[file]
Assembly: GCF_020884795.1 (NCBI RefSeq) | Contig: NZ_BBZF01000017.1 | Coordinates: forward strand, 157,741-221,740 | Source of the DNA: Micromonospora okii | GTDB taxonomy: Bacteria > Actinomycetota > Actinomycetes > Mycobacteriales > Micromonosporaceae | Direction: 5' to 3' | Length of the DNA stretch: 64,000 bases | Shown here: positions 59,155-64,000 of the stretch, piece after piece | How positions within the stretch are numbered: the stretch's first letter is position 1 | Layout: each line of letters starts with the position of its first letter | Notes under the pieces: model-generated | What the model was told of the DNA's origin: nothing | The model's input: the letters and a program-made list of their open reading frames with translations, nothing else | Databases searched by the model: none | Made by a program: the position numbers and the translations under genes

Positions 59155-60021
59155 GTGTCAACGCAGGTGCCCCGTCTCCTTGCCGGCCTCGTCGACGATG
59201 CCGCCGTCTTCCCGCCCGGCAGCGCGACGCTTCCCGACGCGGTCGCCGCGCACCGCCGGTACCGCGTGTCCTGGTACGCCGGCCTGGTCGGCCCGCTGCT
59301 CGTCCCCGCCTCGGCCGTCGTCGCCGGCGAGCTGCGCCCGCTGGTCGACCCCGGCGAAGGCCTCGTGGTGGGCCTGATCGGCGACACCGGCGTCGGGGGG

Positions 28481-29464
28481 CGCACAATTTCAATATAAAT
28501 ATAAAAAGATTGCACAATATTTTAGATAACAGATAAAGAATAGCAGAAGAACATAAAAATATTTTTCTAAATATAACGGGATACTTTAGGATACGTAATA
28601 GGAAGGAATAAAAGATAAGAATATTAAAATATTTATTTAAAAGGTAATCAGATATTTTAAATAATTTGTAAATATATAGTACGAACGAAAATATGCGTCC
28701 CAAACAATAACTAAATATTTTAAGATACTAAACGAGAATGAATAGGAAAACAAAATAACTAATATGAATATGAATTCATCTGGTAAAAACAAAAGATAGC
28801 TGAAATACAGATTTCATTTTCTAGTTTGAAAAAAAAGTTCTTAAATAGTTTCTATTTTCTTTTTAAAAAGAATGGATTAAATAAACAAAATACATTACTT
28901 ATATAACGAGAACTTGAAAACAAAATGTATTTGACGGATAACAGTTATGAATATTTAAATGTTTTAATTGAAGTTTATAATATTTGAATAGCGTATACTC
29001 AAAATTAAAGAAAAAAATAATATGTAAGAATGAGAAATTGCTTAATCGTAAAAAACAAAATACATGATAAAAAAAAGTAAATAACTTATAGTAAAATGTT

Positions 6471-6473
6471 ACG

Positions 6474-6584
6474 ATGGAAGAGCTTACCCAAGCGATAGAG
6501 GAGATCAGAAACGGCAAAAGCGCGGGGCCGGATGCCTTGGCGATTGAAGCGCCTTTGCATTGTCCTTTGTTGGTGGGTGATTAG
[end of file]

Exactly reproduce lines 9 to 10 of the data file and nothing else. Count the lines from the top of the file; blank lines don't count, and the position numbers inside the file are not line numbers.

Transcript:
28601 GGAAGGAATAAAAGATAAGAATATTAAAATATTTATTTAAAAGGTAATCAGATATTTTAAATAATTTGTAAATATATAGTACGAACGAAAATATGCGTCC
28701 CAAACAATAACTAAATATTTTAAGATACTAAACGAGAATGAATAGGAAAACAAAATAACTAATATGAATATGAATTCATCTGGTAAAAACAAAAGATAGC